The business’s pricing power is also an important factor. If the business is the only provider of a product or service, with no competitors or close substitutes, it has a monopoly, so the only limits on its pricing power are legal and political ones. If the business sells a completely fungible product, it probably has little choice but to charge the market price for what’s essentially a commodity product.
Additional considerations: How competitive is the market? The more competitive it is, the less the business can deviate from prevailing prices, so competition-based pricing becomes more important. How differentiated is the product? If it’s unlike anything else on the market, the business may be able to break from competitors and decide its own markup in cost-plus pricing. How customized and complicated are the orders? Hourly or project-based pricing could fit the bill, perhaps in conjunction with value-based pricing. (Keep in mind that mixing these strategies is often desirable.)
It’s also a good idea for businesses to examine their competitors’ prices and pricing strategies to see whether they’re bundling, using dynamic pricing, varying their prices based on geographies and so on. Finally, businesses should also be open to a bit of experimentation to see what pricing works best for them and their customers.
Pricing Process Examples
Pricing is anything but static. Let’s consider the journey of MCR T-Designs, a hypothetical T-shirt company, from startup to established player, and how its pricing strategy transforms along the way.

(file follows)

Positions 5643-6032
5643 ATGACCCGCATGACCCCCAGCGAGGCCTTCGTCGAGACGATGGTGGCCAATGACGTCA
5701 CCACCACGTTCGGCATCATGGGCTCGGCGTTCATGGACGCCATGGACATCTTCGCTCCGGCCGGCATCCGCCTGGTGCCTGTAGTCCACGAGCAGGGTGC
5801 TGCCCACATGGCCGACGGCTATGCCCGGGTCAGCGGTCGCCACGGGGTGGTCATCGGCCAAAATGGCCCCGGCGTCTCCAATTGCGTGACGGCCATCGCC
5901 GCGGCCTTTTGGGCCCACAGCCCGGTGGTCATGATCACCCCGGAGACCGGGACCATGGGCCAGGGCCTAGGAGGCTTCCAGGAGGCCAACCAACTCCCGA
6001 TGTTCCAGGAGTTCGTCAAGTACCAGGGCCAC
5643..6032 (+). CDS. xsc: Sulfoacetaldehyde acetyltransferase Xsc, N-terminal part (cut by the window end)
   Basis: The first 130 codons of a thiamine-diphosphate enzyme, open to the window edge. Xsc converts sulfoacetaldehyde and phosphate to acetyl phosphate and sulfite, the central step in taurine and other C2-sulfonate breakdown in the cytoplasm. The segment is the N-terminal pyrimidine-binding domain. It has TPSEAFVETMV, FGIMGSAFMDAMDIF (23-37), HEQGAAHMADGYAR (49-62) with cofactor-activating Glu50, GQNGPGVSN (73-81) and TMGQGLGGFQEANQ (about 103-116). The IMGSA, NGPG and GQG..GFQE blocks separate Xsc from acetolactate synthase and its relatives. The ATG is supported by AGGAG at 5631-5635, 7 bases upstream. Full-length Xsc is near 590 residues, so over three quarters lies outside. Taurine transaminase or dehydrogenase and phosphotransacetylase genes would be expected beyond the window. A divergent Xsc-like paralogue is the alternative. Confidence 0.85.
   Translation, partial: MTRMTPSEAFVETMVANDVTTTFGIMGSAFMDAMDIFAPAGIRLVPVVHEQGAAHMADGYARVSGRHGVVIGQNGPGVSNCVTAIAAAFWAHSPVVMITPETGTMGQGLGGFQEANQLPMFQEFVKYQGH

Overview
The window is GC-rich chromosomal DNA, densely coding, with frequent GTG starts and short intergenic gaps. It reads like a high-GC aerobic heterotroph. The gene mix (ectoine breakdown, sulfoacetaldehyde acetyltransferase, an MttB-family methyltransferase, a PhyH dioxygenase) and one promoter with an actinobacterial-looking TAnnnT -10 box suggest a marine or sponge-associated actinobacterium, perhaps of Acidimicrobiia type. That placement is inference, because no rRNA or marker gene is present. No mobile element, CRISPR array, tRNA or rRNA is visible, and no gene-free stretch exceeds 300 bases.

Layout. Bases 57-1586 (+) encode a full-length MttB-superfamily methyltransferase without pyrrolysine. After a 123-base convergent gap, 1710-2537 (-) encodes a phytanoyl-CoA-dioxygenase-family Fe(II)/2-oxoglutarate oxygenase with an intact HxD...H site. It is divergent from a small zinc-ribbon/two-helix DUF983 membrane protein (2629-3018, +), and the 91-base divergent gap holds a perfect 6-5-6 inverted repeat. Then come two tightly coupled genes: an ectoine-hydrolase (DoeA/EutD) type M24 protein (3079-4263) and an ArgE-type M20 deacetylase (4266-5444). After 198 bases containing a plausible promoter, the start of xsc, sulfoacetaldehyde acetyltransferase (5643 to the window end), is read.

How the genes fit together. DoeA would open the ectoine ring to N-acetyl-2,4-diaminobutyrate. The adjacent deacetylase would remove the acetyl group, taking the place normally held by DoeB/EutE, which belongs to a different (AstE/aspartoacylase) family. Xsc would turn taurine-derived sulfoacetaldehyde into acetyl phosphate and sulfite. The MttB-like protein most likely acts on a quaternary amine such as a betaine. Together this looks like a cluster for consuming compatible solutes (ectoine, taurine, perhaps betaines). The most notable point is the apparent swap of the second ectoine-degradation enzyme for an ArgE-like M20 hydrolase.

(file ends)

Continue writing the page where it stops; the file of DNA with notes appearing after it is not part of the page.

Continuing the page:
Example 1: MCR emerges as an immediately popular company that sells T-shirts with clever phrases at popular vacation destinations. As a new entrant to the market, the owners know that their unique style and sense of humor are going to be easy to copy, so they adopt a penetration pricing strategy to support their objective of growing market share by undercutting competitors and trying to build a brand while, at the same time, generating as many sales as possible to get the business rolling.
Example 2: Curse you, Mother Nature. A hurricane closes some of MCR’s best locations during the peak of this year’s vacation season. The company had purchased a lot of inventory in anticipation of sales that never came, and now bills are coming due without income coming in. As a result, MCR’s focus changes from growing market share to surviving, which calls for the complementary strategy of selling off inventory at reduced prices and investing more in online sales and social media — whatever it takes — to make up the sales gap.
Example 3: MCR weathers the storm and emerges more stable than before. Going forward, the owners want more consistent pricing and profits, so they reorient their key objective to seeking profit. They decide the best way to achieve this is with a cost-plus model, ensuring that every sale generates a healthy profit without prices ever getting too far away from their costs. This allows them to remain competitive in a market where many customers are not brand-conscious. They keep a close eye on competitors’ prices, however, and will adjust their margins if their prices ever get too high relative to their closest competition.
Industry-Based Pricing Processes
Some industries are natural fits for a specific pricing process. Occasionally, a company will try to disrupt a pricing model and gain market share from consumers who don’t like the status quo. For example, until the advent of streaming services, bundling was the only way for cable and satellite TV providers to reliably make a profit, so every provider in the industry used it (with few exceptions for premium-channel add-ons).